2015 Suzuka 8-Hour Endurance Race Results

In Japan, the Suzuka 8-Hour is a huge deal, but for the rest of the world, it ranks on par with the rest of the FIM Endurance World Championship. That’s kind of a shame, really, as the Endurance World Championship is the only motorcycle championship where we still see different tire manufacturers competing against each other, the bikes are beautifully technical in their own special way, and in the case of Suzuka, there are often heavy-hitters at play. This year was no different, with Yamaha fielding its “Yamaha Factory Racing Team” with two MotoGP stars, Pol Espargaro and Bradley Smith, along with factory test rider and MotoGP podium-finisher Katsuaki Nakasuga.

Recall: KTM 1290 Super Duke R

Attention 2014 KTM 1290 Super Duke R owner, KTM North America is recalling 640 units of “The Beast” for a fuel leak that may occur from the threaded inserts at the rear of the gas tank. Obviously, a fuel tank poses a safety hazard to the rider, not only for its propensity to combust, but its ability to degrade traction to the rear tire. As such, KTM will notify affected owners, and KTM dealers will seal the threaded inserts to prevent future fuel leaks. If the motorcycle shows evidence of an existing fuel leak at the threaded insert, the gas tank will be replaced. Of course, these repairs will be performed free of charge. The recall on the KTM 1290 Super Duke R is expected to begin in August 2015.

Erik Buell Racing Acquired by the Flying Spaghetti Monster

Social media and some assorted motorcycle news websites (first here, and now here) are feverishly reporting that Erik Buell Racing has been out-right acquired by Hero MotoCorp, during the company’s receivership auction, thus confirming the wet-dream conspiracy theories of Buellistas around the world. The report was first started by the stalwart news source Motorcycle.in.th, and was then elevated quickly into the realm of semi-truthfulness by a bevy of other news outlets. With the journalistic bar now set so low, Asphalt & Rubber feels comfortable reporting that there is indeed a new owner for Erik Buell Racing, but it is not Hero MotoCorp, but instead the Flying Spaghetti Monster — deity to the Church of the Flying Spaghetti Monster.

Official Details & Photos of the 2016 Honda Africa Twin

Honda has officially dropped details and photos on its highly anticipated adventure-tourer, the 2016 Honda Africa Twin. A continuation of the legacy by the same name, the new Honda Africa Twin is an off-road focused machine that will go head-to-head with the big ADV bikes already on the market. Built around a 998cc parallel-twin engine, which makes 94hp and 72 lbs•ft of torque, the Africa Twin tips the scales at the curb at 503 lbs (standard model, first photos after the jump) / 534 lbs (DCT/ABS models, shown above). What we think ADV riders will come around to is Honda’s off-road built dual-clutch transmission, which will have the benefit of making shifts while out of the saddle much easier, and giving clutch-free operation, much like a Rekluse clutch.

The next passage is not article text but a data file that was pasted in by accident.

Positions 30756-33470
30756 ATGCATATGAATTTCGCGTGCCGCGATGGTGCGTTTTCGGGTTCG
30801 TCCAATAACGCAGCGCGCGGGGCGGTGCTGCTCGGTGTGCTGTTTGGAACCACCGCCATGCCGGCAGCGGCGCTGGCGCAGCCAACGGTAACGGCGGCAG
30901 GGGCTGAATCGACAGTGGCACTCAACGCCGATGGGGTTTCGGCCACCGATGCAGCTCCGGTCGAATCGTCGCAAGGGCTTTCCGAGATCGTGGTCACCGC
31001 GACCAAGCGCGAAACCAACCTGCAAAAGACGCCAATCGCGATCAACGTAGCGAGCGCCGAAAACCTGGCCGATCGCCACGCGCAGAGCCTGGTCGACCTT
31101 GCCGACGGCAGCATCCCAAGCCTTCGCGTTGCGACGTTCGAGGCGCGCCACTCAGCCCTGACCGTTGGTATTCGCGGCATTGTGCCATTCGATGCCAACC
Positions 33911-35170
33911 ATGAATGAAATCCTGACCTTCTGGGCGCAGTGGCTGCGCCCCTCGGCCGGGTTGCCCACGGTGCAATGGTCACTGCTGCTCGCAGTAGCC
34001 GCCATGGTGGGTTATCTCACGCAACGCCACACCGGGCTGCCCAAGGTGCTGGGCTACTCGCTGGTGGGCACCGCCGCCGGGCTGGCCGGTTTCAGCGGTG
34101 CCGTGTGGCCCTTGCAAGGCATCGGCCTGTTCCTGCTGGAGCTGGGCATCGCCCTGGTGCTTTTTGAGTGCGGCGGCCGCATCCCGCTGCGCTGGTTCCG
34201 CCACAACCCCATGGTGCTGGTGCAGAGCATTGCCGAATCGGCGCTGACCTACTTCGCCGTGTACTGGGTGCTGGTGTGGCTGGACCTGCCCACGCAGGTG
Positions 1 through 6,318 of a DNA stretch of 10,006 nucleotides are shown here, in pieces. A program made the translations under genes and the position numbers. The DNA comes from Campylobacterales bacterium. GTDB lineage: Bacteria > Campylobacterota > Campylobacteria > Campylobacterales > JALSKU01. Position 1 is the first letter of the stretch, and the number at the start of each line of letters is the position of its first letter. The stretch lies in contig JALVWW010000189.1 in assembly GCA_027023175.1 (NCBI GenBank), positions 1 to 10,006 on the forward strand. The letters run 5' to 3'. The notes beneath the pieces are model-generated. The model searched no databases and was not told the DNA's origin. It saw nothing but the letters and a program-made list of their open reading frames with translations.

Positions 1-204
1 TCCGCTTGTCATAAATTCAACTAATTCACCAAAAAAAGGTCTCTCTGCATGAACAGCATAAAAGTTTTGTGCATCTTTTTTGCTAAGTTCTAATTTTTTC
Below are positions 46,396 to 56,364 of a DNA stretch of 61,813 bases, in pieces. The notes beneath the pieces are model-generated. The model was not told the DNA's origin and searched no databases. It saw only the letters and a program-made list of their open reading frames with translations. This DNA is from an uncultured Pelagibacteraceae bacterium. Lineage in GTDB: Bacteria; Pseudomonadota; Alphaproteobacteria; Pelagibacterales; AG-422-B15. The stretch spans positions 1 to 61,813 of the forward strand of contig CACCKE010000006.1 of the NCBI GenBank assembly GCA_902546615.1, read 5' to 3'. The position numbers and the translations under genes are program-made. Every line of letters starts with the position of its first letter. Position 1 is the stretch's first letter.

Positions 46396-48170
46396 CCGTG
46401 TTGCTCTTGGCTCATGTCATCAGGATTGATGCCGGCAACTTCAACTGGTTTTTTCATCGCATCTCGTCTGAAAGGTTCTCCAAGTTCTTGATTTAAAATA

Gear Review: Arai Corsair-X Helmet

When it comes to helmet brands, Arai Helmet is perhaps one of the best known in the business; and when it comes to the Japanese company’s flagship model, the track-focused Corsair reigns supreme. So, it’s a big deal when Arai decides to update its ready-to-race helmet offering, creating the Arai Corsair-X in the process. This week, we got to test the new Corsair-X in the flesh, spending a full-day riding at Thunderhill Raceway in Willows, California on Monday — melting away in the 104°F heat — as well as riding around my new hometown of Portland, Oregon. So let’s cut the fluff, breakdown what’s new with the Corsair-X, and talk about what our impressions are of this top-of-the-line helmet.

Honda Africa Twin Specs Leaked with Hi-Res Photo

Last night we brought you a leaked video of the new Honda Africa Twin, which revealed the off-road oriented adventure bike in all its glory. Today, we get to see the leaked specs of the Honda CRF1000L (the model designation of the Africa Twin), along with what looks like an official high-resolution photo. The spec-sheet for the Africa Twin has long been something of interest for ADV fans, with the obvious questions being 1) how much horsepower will it make? and 2) how much will it weight. The answers are 94hp, and 458 lbs dry (467 lbs with ABS, 489 lbs with DCT).

Finally, Here is the Honda Africa Twin in All Its Glory

Honda has been teasing a six-part video series about the Honda Africa Twin, and the final installment has just leaked onto the internet. As you would expect, the video finally gives us the full monty on what the Honda CRF1000L will look like, along with some great action footage. Perhaps even better, the final installment of Honda’s video series also features a very interesting discussion with HRC riders, Honda engineers, and stakeholders to the Africa Twin brand. The discussion is very insightful to the development of the 1,000cc adventure bike platform, including off-roading’s first dual-clutch transmission (DCT).